Show Summary Details
You do not have access to this content

Move fast and break societies: the weaponisation of social media and options for accountability under international criminal law

Shannon Raj Singh

Keywords: social media; corporate complicity; atrocity crimes; crimes against humanity; genocide; corporate liability; aiding and abetting

This article considers the application of international criminal law to the role of social media entities in fuelling atrocity crimes, and the legal theories that could be most valuable in fostering their accountability. While incitement of atrocity crimes is one way of framing social media's role in fomenting conflict, this paper argues that it may be more productive to conceptualise social media's role in atrocity crimes through the lens of complicity, drawing inspiration not from the media cases in international criminal law jurisprudence, but rather by evaluating the use of social media as a weapon, which, under certain circumstances, ought to face accountability under international criminal law.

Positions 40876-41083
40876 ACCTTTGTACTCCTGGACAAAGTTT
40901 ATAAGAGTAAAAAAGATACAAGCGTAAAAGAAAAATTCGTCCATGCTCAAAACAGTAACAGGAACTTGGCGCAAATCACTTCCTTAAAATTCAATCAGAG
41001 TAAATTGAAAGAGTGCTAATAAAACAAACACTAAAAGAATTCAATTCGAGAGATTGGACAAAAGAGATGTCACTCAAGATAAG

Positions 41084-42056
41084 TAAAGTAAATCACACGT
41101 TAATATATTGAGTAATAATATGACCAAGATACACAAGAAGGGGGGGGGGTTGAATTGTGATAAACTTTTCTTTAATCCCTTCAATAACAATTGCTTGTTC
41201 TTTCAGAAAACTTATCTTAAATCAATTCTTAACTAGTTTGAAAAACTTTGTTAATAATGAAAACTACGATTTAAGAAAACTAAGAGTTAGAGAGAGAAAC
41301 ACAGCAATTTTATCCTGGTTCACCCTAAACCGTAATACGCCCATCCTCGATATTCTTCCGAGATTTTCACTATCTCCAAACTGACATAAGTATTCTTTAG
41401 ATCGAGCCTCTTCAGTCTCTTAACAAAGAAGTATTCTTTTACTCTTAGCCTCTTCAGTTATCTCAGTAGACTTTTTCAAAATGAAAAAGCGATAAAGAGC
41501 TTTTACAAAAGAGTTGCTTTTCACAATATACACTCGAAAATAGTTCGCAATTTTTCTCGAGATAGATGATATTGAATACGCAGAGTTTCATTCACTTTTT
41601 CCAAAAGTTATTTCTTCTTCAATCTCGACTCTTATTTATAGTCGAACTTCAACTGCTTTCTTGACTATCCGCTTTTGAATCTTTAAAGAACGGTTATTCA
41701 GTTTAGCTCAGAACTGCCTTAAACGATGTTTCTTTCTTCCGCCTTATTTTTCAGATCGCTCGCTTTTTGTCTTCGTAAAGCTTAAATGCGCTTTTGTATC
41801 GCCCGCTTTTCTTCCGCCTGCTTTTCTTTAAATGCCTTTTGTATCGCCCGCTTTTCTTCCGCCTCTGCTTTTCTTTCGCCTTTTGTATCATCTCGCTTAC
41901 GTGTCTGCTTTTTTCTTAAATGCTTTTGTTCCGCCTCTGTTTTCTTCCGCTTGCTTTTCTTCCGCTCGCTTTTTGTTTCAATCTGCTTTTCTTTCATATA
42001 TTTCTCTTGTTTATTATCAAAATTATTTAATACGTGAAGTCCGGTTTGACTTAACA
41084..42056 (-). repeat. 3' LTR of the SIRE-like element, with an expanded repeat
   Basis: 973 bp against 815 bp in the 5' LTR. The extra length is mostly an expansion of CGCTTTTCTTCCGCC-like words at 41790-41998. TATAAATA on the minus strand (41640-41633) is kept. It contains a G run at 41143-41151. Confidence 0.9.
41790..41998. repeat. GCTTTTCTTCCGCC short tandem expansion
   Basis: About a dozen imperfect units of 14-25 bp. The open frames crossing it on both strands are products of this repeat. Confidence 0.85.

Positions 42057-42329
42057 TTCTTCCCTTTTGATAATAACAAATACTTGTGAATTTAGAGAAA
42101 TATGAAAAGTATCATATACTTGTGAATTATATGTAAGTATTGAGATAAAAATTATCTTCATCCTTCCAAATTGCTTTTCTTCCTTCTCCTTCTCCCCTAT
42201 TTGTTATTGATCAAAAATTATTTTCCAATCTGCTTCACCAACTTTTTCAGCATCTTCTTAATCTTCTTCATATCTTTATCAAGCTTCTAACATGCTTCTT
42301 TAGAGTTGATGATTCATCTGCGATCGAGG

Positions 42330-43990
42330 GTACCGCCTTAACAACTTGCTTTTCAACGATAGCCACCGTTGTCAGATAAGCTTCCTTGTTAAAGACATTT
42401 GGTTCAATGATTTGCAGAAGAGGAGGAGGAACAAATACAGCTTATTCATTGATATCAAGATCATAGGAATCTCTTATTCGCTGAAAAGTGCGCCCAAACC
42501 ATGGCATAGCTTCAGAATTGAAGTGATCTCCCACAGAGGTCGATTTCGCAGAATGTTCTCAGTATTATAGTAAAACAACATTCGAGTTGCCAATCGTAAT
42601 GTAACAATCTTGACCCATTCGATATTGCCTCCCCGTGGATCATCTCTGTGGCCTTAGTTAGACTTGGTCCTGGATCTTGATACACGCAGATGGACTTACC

You are not authenticated to view the full text of this chapter or article.

Elgaronline requires a subscription or purchase to access the full text of books or journals. Please login through your library system or with your personal username and password on the homepage.

Non-subscribers can freely search the site, view abstracts/ extracts and download selected front matter and introductory chapters for personal use.

Your library may not have purchased all subject areas. If you are authenticated and think you should have access to this title, please contact your librarian.

Further information

or login to access all content.